8. kimsland

    kimsland Ex-TechSpotter Posts: 14,524

    As your IPConfig pasted in results are very difficult to interpret
    Please follow LookinAround's advice and then ATTACH the txt file using the Attach button >> [​IMG] (located in the New Reply Window)
     
  9. tipstir

    tipstir TS Ambassador Posts: 2,393   +107

    You're getting a private IP address that starts off with the 169.xxx. Go into the router and what does it start off with 192.168.x.x Try to use a static IP address

    Under NIC TCP/IP do static and enter in the next free address
    IP 192.168.x.x
    Subnet Mask 255.255.0.0
    Router IP goes there

    By-the-way is that Onboard NIC or is that PCI-Adapter? Onboard NIC from VIA Rihine seem to fail more I have 4 systems that have that VIA, I've disable through the BIOS and use Realtek Gig Adapters instead.
     
  10. LookinAround

    LookinAround Ex Tech Spotter Posts: 6,491   +183

    IP Address starting 169.xxx indicates the computer is failing to get a dynamic (DHCP) address assigned by the router. IMHO
    1) If DHCP is failing, is likely that static wouldn't work either
    2) Users who simply assign static addresses may not understand there's more involved and other problems that can occur as a result (e.g. getting machine errors caused by underlying IP address conflicts because some other machine already has the IP address via DHCP)
    3) So...IMHO should just get DHCP working is best solution on many levels (for the novice user)

    So outstanding question is still: We see two network adapters
    > VIA Rhine and
    > Intel 21041
    Which one is actually being used to connect to the router? And would still advise simplest is uninstall/reinstall the network driver often fixes DHCP connect errors (as well as power cycling the computer and the router)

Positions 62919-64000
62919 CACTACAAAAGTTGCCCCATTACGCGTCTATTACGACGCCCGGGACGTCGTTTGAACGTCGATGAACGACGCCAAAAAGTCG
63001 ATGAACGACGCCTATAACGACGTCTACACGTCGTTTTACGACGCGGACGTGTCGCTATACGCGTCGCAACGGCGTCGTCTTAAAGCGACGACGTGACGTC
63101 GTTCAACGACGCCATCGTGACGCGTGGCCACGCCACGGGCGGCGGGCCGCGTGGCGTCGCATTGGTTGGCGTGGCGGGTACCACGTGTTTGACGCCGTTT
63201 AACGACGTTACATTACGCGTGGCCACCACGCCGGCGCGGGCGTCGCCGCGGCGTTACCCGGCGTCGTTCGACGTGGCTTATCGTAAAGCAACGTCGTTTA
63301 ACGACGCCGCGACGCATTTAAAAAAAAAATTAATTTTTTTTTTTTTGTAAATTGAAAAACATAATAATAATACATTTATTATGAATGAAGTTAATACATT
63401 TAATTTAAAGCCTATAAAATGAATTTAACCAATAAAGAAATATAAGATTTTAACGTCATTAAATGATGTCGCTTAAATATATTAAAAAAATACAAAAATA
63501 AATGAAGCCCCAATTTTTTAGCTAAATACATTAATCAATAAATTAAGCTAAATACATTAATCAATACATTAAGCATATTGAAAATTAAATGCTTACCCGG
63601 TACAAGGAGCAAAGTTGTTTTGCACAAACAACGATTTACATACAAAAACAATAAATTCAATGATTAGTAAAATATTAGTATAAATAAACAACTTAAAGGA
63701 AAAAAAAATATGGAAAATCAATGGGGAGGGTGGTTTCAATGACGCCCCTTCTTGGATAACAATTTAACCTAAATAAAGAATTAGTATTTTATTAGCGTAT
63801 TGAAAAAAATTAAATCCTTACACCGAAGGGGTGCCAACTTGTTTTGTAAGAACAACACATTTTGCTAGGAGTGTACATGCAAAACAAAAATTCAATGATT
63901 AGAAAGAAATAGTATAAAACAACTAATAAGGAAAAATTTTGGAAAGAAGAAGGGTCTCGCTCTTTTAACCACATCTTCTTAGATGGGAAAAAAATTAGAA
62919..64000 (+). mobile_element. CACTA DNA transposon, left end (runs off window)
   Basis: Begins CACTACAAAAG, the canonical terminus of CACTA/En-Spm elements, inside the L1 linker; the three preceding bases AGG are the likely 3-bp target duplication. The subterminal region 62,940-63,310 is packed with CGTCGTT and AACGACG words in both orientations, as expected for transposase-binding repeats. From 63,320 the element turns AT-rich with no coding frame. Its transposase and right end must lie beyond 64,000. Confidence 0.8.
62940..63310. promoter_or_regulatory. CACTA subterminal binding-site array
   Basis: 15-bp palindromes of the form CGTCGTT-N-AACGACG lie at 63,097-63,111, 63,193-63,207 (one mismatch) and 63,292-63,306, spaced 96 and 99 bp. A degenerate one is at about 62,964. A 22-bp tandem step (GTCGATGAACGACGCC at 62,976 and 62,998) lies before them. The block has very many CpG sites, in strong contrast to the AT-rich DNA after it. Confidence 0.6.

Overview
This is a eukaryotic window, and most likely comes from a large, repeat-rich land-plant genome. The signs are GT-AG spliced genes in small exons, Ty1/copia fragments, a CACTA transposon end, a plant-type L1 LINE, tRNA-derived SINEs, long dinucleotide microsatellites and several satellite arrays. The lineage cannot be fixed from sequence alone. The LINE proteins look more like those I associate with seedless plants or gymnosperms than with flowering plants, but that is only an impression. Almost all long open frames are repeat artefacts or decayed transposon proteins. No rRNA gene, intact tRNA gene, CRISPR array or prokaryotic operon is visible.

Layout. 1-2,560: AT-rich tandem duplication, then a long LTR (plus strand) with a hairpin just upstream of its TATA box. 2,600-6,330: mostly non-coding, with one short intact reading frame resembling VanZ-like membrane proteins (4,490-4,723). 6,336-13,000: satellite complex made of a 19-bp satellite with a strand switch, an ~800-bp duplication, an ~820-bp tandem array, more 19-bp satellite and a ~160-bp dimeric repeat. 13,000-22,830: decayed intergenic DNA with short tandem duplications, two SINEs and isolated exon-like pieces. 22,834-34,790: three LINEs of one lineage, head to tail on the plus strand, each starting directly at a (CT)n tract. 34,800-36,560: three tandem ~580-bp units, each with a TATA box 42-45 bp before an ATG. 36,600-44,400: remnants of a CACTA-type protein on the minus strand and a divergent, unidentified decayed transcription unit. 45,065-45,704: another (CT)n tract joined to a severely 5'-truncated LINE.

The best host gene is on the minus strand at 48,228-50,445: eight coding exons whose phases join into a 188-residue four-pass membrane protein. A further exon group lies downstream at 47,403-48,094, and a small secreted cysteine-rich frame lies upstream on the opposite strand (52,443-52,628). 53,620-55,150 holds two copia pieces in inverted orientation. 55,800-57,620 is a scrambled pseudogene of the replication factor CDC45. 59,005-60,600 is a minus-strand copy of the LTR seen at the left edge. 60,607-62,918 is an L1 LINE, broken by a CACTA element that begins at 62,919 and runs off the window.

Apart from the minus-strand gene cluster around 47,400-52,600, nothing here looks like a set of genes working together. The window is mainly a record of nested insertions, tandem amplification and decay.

11. tipstir

    tipstir TS Ambassador Posts: 2,393   +107

    VIA could be onboard NIC that should be disabled in the BIOS well it can't hurt running it along side PCI or PCI-E NIC, still system IRQ resources would be thus be freed by disabling it. Anything on the MOBO should be disabled if your not using those features. Just saying..

    169.xx. Private IP or as you say failing to get DHCP from the router well that's correct! We just say Private IP. But but if you uncheck all those checked items in the TCP/IP properties on the NIC then hit apply or okay then reboot the system windows will refresh the NIC settings. Or you can re-check them and force the system to discover the DHCP again is another method I use to fix this issue. If this system was on business domain could use a free program I wrote called GPF which would force group polices to be reloaded onto the system thus making it rejoin the local domain.

    Let the OP tells us if the VIA Fast is on the motherboard or the Intel NIC is either PCI or PCI-E adapter.
     
  12. tipstir

    tipstir TS Ambassador Posts: 2,393   +107

    VIA could be onboard NIC that should be disabled in the BIOS well it can't hurt running it along side PCI or PCI-E NIC, still system IRQ resources would be thus be freed by disabling it. Anything on the MOBO should be disabled if your not using those features. Just saying..

    169.xx. Private IP or as you say failing to get DHCP from the router well that's correct! We just say Private IP. But but if you uncheck all those checked items in the TCP/IP properties on the NIC then hit apply or okay then reboot the system windows will refresh the NIC settings. Or you can re-check them and force the system to discover the DHCP again is another method I use to fix this issue.

    Let the OP tells us if the VIA Fast is on the motherboard or the Intel NIC is either PCI or PCI-E adapter.